The much-anticipated Excellence in Ophthalmology and Vision Research Prize Evening may have been knocked back by the Covid-19 pandemic, but the 2020 awardees are still being recognised and will be invited to receive their awards at a special, celebratory event later this year.
Professor Charles McGhee, chair and head of ophthalmology at the University of Auckland, said it’s been two years of upset for the awards unfortunately, with last year’s 20-year anniversary celebrations cancelled following the Christchurch terror attack. The awards still went ahead, but were a sombre event given the effect of the attacks on many at the university.
But now a new event is being planned, “hopefully” in September, said Prof McGhee, to truly celebrate the excellence awards 23rd anniversary and the growth and success of the expanded department as it notches up its 21st. It will also celebrate all past award winners, including this year’s, he said. “We never envisaged the Department of Ophthalmology would grow so rapidly, nor the number of truly outstanding undergraduate and postgraduate research students that would pass through our hands, but this now numbers more than 100, many of whom are now in national and international leadership roles.”
Prof McGhee congratulated this year’s award winners who have all been notified. They were all very worthy recipients whose work and commitment to ophthalmology continues the strong legacy of the awards and the department, he said. “Year-on-year, the standard of our students increases exponentially and this year, many exhibit outstanding academic credentials alongside impressive sporting, music and other achievements. Indeed, it makes me glad I am not competing for a career as a young doctor in 2020 as I might struggle in such an exemplary epoch!”
The Calvin Ring Prize – Shin Jee Tang
The Calvin Ring Prize is awarded to the best all-round undergraduate medical student in clinical ophthalmology.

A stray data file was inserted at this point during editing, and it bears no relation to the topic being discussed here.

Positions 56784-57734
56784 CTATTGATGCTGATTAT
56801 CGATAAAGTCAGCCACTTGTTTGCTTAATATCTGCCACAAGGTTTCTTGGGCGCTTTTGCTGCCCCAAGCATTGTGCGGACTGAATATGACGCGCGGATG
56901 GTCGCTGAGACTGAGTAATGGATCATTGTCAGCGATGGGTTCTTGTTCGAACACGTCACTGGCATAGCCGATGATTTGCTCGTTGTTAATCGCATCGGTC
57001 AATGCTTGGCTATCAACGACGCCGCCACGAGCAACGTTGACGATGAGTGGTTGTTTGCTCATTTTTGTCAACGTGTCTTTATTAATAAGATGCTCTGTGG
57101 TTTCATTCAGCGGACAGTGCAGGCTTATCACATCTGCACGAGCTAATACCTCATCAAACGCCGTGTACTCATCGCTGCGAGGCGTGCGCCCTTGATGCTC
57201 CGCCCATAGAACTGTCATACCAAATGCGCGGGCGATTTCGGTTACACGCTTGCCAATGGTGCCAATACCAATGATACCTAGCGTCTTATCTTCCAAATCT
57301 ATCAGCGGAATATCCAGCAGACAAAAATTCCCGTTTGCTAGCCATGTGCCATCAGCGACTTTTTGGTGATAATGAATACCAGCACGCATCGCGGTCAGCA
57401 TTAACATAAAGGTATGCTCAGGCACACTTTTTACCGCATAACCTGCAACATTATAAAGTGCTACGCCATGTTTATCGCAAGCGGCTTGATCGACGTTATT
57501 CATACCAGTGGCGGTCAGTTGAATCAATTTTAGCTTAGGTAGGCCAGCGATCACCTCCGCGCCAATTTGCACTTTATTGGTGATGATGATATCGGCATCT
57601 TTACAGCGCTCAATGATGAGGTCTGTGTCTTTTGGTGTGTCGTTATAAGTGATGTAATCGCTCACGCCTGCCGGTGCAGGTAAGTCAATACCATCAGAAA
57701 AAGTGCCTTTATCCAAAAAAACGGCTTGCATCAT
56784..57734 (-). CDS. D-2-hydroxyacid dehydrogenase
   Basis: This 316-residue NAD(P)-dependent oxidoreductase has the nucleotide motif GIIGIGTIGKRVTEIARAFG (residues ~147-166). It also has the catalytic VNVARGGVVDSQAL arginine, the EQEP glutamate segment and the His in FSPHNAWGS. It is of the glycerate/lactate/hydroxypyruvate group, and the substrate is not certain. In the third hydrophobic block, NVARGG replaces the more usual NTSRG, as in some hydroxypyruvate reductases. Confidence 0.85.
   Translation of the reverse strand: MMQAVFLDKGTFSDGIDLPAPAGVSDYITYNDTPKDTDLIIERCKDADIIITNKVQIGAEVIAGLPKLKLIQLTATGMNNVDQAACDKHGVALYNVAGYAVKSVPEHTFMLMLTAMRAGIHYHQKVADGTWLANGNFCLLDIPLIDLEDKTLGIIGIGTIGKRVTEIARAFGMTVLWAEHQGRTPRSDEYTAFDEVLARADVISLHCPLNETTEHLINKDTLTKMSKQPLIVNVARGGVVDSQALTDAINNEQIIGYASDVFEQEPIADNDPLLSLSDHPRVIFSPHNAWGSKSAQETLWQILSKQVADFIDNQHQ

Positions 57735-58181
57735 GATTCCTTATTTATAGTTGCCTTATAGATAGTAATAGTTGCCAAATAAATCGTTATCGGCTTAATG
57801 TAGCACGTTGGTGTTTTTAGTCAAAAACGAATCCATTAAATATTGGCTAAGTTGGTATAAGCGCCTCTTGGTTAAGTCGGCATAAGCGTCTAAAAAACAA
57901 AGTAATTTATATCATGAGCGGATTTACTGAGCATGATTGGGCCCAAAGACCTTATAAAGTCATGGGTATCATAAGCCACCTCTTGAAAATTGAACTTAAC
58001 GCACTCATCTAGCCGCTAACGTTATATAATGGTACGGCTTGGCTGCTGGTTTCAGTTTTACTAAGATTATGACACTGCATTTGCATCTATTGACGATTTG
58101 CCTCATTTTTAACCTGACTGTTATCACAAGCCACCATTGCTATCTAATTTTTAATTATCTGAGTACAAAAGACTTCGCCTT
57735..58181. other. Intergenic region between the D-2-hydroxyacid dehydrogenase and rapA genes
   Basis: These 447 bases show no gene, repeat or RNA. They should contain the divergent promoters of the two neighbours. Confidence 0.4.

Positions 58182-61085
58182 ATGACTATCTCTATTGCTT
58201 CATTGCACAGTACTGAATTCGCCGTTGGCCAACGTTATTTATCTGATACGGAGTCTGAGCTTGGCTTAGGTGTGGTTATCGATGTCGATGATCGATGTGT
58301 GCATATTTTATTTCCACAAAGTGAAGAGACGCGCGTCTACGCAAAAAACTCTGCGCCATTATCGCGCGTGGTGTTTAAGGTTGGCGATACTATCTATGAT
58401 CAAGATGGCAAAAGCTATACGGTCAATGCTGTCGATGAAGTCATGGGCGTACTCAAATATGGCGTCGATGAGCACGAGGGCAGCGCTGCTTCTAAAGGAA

This year’s award winner, Shin Jee Tang, is a final-year trainee intern at Waikato Hospital. She hopes to pursue a career in ophthalmology as it offers a good mix of both medicine and surgery, she said. “Winning the Calvin Ring Prize meant a lot to me as my effort, enthusiasm and passion in ophthalmology were recognised and acknowledged. It further fortifies my love for this specialty and hopefully serves as a good steppingstone when I apply to join the training programme.”
The William MacKenzie Medal – Dr Sunny Sixiao Li
Recognising the significant contribution made by a medical student or trainee intern towards a published research project, the William MacKenzie Medal was awarded to second-year, Auckland-based house officer Dr Sunny Sixiao Li.
Li’s research focused on corneal wound healing following cataract surgery, which resulted in a number of published studies. These included the validation of questionnaires for prioritisation of elective cataract surgery in New Zealand (The New Zealand Medical Journal); corneal biomechanical changes following cataract surgery (Clinical and Experimental Ophthalmology); and prediction of pseudophakic refractive error (Journal of Cataract and Refractive Surgery).
Li said she was both honoured and humbled to join the illustrious list of past recipients of the Medal. “This would not have been possible without my supervisors, Dr James McKelvie and Dr Stuti Misra, who have encouraged and supported me endlessly with their wealth of experience and wisdom.” Also thanking Prof McGhee and the ophthalmology department, Li said she hopes to continue her work in eye research for some time to come.
The Arthur Thomas Paterson Scholarship – Dr Kaliopy Matheos
The 2020 Arthur Thomas Paterson Scholarship, designed to assist with overseas postgraduate training, was awarded to Dr Kaliopy Matheos.
Dr Matheos began her fellowship training with the glaucoma team at the Greenlane Clinical Centre in Auckland before using the award to help her gain further experience as the glaucoma and anterior segment fellow at the University of Toronto in Canada. Her focus there was primarily on the management of complex glaucoma cases but included an interesting foray into the surgical management of ectopia lentis, she said.
Winning the award was a huge honour, said Dr Matheos. “The scholarship meant I have been able to achieve many of the goals I set out to achieve when embarking on my fellowship training.”
For a full list of the 2019-2020 Summer Scholars, who would also have been honoured at the March event, see: https://eyeonoptics.co.nz/articles/archive/summer-scholar-symposium-2020/